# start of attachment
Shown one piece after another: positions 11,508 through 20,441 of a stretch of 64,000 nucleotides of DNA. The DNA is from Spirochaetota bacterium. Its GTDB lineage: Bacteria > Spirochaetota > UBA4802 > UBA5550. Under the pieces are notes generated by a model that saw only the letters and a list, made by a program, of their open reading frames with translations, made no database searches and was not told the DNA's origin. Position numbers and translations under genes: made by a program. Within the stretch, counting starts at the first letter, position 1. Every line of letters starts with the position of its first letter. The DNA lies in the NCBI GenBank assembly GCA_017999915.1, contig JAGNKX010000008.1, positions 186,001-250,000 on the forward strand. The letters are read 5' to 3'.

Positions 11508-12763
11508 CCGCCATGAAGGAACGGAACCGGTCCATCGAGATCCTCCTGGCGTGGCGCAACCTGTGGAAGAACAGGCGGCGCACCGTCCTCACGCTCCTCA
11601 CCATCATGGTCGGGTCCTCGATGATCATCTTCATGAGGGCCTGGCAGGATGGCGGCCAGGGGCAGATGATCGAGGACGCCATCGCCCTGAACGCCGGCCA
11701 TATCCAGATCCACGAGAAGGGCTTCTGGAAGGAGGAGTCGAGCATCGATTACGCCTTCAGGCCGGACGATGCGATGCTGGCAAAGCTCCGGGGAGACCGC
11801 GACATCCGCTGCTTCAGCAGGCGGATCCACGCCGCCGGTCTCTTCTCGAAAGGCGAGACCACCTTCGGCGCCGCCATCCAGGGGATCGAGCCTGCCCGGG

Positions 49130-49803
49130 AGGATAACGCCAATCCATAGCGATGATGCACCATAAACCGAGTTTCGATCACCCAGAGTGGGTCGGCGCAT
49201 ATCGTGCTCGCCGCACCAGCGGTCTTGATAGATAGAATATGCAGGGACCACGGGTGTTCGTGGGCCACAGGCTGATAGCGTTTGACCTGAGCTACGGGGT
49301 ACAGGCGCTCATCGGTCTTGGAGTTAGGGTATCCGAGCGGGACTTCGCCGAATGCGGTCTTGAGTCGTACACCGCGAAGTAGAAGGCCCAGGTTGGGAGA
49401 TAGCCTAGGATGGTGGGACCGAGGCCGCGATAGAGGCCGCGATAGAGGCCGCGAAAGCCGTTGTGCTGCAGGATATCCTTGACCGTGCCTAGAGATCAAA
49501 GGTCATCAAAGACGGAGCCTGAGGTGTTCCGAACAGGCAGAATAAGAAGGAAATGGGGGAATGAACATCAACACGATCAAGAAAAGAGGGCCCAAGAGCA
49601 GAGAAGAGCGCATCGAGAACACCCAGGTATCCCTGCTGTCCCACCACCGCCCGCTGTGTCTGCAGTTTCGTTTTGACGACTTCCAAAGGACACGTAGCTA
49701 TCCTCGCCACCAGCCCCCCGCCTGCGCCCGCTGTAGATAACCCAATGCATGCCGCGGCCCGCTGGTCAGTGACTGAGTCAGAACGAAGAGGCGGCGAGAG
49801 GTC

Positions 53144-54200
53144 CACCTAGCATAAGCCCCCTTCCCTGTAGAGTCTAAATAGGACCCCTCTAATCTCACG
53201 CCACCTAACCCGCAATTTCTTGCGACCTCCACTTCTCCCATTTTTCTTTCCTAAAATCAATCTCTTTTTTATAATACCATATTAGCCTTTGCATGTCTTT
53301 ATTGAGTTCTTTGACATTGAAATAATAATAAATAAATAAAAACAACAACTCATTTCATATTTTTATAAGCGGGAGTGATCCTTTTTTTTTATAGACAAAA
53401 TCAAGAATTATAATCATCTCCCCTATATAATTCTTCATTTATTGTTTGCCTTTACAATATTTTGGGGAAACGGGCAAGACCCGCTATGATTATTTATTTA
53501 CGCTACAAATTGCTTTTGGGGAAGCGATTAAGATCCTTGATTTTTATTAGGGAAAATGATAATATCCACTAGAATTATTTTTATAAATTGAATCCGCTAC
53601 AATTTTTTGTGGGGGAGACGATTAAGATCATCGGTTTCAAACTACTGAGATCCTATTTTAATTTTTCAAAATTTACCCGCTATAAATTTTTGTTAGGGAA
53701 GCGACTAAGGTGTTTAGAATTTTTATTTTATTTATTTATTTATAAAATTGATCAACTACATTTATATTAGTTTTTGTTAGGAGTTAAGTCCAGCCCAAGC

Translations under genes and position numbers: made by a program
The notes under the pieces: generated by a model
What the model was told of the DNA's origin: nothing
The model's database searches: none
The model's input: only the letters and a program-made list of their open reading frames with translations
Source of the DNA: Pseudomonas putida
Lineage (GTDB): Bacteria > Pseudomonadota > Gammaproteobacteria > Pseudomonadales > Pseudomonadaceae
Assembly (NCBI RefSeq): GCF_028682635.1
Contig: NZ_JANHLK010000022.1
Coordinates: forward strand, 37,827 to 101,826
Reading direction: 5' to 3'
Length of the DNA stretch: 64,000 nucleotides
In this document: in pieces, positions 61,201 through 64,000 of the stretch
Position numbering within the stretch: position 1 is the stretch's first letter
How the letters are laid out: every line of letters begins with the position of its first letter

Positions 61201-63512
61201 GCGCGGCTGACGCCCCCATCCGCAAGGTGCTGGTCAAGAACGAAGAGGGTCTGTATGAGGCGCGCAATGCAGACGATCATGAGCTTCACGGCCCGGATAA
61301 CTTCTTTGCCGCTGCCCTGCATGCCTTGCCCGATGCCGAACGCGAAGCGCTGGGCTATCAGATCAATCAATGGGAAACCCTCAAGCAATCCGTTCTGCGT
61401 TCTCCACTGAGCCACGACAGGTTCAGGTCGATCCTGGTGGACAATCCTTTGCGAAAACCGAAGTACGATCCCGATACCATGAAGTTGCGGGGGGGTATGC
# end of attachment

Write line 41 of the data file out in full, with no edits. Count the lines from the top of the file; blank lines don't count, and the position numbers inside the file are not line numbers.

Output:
61301 CTTCTTTGCCGCTGCCCTGCATGCCTTGCCCGATGCCGAACGCGAAGCGCTGGGCTATCAGATCAATCAATGGGAAACCCTCAAGCAATCCGTTCTGCGT